The Next Big Refugee Crisis Just Started

This article was originally published by Defense One on August 18, 2021.

The fall of Afghanistan to the Taliban will likely spark a reinvigorated refugee—and broader forced displacement—crisis in a country where persistent humanitarian needs have doggedly accompanied fragile progress. Unless the United States and its partners sufficiently respond to this next big refugee crisis, millions of displaced Afghans in 2021 could make the 2015 migration crisis seem like a geopolitical walk in the park.

Afghans already made up the third-largest group of refugees (2.6 million) in the world at the end of 2020, behind only Syrians (6.7 million) and Venezuelans (4.0 million). Including the estimated 3 million internally displaced people living across the country, almost 6 million Afghans have been forced to leave their homes in recent years even before the Taliban takeover. Many of the roughly 40 million people still in Afghanistan are contemplating escape, especially women and children. It would not be surprising if the number of forcibly displaced Afghans—including refugees—doubles over the next couple of years, though their destinations and scale of displacement depending on at least two factors.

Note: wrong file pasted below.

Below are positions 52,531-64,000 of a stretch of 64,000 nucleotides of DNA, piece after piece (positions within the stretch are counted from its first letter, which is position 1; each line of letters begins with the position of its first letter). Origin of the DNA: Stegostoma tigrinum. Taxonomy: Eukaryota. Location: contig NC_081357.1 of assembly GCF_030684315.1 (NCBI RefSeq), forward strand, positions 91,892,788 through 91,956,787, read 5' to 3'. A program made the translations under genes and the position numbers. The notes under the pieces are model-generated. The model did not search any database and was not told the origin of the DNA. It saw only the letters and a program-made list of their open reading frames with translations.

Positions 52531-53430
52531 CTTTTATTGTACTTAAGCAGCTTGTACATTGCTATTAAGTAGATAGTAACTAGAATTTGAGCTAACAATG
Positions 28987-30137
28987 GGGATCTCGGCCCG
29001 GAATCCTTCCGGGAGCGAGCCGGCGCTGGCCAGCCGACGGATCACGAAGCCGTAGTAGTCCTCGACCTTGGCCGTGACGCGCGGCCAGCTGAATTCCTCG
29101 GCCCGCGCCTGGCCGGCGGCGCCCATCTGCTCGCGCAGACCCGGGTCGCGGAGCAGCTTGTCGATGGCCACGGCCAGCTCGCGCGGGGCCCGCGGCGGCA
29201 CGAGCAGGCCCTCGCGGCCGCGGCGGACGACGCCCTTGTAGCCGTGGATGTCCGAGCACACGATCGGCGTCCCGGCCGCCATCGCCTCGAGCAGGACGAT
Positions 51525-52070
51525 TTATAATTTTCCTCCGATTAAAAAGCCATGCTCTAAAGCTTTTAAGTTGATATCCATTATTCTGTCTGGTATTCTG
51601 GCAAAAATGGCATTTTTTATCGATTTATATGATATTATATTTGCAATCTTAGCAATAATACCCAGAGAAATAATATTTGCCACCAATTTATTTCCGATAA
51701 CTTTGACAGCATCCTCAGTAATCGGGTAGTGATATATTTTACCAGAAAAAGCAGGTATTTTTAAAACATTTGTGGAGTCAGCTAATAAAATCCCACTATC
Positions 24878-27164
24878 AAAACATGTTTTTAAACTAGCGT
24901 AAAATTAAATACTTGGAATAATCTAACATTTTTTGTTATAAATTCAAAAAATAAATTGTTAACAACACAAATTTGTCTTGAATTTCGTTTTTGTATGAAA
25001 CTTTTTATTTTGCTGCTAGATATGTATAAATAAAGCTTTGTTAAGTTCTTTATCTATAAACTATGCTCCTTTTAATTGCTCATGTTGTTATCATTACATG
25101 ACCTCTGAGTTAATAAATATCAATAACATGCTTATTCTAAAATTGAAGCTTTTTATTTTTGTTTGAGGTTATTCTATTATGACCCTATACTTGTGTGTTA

Read the full article in Defense One.


Erol Yayboke

Erol Yayboke

Former Director, Project on Fragility and Mobility and Senior Fellow, International Security Program